5 Things I Learned About The Masters That You Can't Learn From TV

From the hills, to queues, to the smell, here are the five things I've learned about the Masters on my first visit

Masters learnings
(Image credit: Future)

There's been a lot written about how the experience on site at Augusta National is significantly different to that when watching on TV. What for the somewhat limited TV coverage and the handful of camera angles, those watching at home get the exact  glimpse into the tournament and the golf course that the golf club wants you to see. 

I've been on site at my first ever Masters all week, so here's five things I've learned about the tournament and the golf course that you can't learn on TV. 

The undulation

Hannah Darling tees off the 12th at the 2024 Augusta National Women's Amateur

(Image credit: Getty Images)

I know this point has been flogged to death, but I truly was not ready for how undulating and hilly Augusta National is. I came to the event expecting to be amazed at how undulating this course is after reading countless accounts of just how many slopes there are, but you have to see it to believe it. 

The 10th hole for example, which has a near 100ft drop to the lowest part of the fairway, is even more dramatic than it seems on camera. I just stared blankly down the fairway for a few minutes when I first saw it, desperately trying to collate the image I had in my brain of this hole a next to what I was witnessing with my own eyes. 

Also worth mentioning are the hanging lies on the 13th fairway, the drop down to the par-3 6th green, the steep rise of the 8th fairway, the approach up to the 9th and the drop down 11 simply don't correlate to the image you'll have created in your mind watching it year after year on TV. 

Feel free to add this to the umpteenth piece of literature you've read telling you 'it really is that hilly at Augusta National', but it's truly breathtaking. 

The wind

Patrick Reed battling wind at Augusta National golf club

(Image credit: Getty Images)

The wind at Augusta National can be a real beast - and it's proving to be this week. We've seen gusts of up to 40mph already and its been causing havoc for players. The best players in the world can deal quite competently with winds of any speed when its heading in one direction, but the gusting winds around the tall pines of Augusta National are hard to appreciate just watching on TV. This week, where we've seen sand flying out of bunkers, the audience at home been given a true appreciation of some of the winds that can fly through the property. 

On a day as cloudless as this Masters Friday, players can't even rely on moving clouds to give them an idea of the prevailing wind direction and you've got to really appreciate the skill and talent of the whole field to deal with golf shots in the Augusta gusts. I stood at the back of the 4th tee for an hour or so today, watching some of the biggest hitters in world golf hit 5-woods and hybrids into a gusting gale. They were pretty much second guessing where the wind would push the ball when it came to them hitting the shot, and led to a real mixed bag of results. 

The lines

A line outside the gift shop at the 2024 masters

The queue outside the golf shop moves at a rapid rate. 

(Image credit: Getty Images)

The concessions stands at Augusta National are hidden away amongst the trees, and you'll never get a full view of them on the TV coverage. With the prices so reasonable, and Patrons seemingly in a perpetual state of hunger and thirst, the lines are often long and snaking. Such is the military precision that Augusta National works under, these lines dissipate incredibly quickly. Drinks have been pre-poured, sandwiches are ready bagged to be picked up and the friendly staff and the checkout work rapidly.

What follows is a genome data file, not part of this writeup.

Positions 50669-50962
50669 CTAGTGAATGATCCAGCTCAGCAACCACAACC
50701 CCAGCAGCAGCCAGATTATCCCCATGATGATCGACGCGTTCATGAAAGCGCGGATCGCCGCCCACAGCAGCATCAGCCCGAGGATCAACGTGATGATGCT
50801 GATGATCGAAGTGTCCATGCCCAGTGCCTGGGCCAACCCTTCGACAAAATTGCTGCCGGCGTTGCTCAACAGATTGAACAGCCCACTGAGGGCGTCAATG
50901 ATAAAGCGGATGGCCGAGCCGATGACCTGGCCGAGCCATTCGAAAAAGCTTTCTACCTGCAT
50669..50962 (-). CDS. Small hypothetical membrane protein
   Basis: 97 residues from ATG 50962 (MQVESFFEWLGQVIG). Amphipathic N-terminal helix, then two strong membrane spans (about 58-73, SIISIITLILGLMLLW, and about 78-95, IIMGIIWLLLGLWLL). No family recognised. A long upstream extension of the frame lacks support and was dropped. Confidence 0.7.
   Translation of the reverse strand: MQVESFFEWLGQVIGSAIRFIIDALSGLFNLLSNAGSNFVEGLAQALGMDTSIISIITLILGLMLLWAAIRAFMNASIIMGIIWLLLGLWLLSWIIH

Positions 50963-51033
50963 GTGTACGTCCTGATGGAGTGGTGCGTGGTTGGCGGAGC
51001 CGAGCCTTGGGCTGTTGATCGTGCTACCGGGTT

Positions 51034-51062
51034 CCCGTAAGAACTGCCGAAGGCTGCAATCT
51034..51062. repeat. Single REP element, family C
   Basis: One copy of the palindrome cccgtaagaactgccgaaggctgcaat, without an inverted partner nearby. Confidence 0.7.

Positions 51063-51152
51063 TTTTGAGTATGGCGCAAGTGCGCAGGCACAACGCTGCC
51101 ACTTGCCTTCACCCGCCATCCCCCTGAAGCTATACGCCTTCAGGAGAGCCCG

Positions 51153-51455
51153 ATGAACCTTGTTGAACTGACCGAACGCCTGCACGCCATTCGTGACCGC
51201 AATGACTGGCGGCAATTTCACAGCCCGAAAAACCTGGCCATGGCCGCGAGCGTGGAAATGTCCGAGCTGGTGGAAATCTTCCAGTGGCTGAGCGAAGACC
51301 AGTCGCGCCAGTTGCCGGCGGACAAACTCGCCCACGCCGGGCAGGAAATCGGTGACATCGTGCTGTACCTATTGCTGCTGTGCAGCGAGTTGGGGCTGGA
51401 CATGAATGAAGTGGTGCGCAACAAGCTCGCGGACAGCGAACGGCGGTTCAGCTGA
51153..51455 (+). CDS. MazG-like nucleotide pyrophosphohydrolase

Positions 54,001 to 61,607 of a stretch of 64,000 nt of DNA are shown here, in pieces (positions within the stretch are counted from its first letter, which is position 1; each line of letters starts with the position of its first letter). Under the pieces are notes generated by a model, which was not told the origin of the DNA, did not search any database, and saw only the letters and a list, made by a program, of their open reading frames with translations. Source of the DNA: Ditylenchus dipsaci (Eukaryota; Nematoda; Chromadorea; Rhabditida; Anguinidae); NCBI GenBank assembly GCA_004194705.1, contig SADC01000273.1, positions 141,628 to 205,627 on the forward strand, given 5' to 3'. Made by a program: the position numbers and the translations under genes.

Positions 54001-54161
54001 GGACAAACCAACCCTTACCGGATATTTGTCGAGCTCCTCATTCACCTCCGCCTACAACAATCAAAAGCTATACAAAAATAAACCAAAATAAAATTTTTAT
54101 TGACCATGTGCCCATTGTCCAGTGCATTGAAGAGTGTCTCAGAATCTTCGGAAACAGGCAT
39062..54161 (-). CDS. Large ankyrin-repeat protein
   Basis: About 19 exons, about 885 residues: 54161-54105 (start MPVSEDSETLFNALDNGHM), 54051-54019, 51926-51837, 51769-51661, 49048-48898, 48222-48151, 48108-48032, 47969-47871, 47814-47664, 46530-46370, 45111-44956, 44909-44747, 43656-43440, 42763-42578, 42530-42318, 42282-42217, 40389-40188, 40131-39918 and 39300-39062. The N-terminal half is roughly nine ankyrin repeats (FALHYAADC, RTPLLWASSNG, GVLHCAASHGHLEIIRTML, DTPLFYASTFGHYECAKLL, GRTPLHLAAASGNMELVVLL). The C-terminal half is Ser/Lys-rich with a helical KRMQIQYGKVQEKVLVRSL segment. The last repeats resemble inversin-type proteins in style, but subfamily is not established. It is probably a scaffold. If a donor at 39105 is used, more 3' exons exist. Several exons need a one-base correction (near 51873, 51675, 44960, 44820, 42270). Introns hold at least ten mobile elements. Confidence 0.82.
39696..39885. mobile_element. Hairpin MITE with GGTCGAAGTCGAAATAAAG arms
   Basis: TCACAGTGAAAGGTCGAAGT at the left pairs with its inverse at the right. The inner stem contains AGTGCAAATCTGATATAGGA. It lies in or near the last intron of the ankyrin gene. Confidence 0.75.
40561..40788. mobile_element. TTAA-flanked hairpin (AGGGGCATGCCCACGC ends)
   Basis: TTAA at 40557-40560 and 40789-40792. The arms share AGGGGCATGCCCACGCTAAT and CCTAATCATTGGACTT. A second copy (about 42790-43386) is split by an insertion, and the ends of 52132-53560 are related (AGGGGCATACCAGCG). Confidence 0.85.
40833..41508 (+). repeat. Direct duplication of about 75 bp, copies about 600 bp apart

The same goes for the gift shop, which is believed to turn over more than $1 million per hour, and the lines here disappears through its many twists and turns remarkably quickly for the amount of people going through it. Even the lines for the bathrooms are smooth and those desperate to use the facilities need not wince at the site of a long queue. 

The smell

Didn't think I'd be writing about this after my first trip to Augusta. Unless scratch and sniff TV makes an incredible comeback in the near future, you're never going to be able to properly smell the Augusta National property. The prevailing scent is that of pines, as you might imagine considering the quantity of them on site. As a slight hay fever sufferer, it's been playing havoc with my nose. 

I don't know if they pipe is some kind of nice smell to certain areas, or that the patrons are so decked out in cologne its that I keep smelling other people, but all the areas around Augusta National smell as good as they look. Even the toilets smell nice! 

The lack of birds

The audio might tell you that there are flocks of birds hanging out in the trees around the property. In fact, there are remarkably few birds on the golf course at all. 

Probably due to the fact the course is so busy, I've only seen a couple anywhere near the course and I've likely seen more private jets flying into the nearby airport than I have any wildlife. 

Dan Parker
Staff Writer

Dan has been with Golf Monthly team since 2021. He graduated with a Masters degree in International Journalism from the University of Sussex and looks after equipment reviews and buying guides, specializing in golf shoe, golf bag, golf cart and apparel reviews. Dan has now tested and reviewed over 30 pairs of golf shoes and is an expert in the field. A left-handed golfer, his handicap index is currently 6.5 and he plays at Fulford Heath Golf Club in the West Midlands. 

Dan's current clubs: 

Driver: TaylorMade Stealth 2 

Fairway: TaylorMade Stealth 2 15°

Hybrid: Ping G425 

Irons: Cobra King Tec Utility, Ping i230 (5-PW) 

Wedges: Ping Glide Forged Pro

Putter: TaylorMade Spider Tour X

Ball: Titleist AVX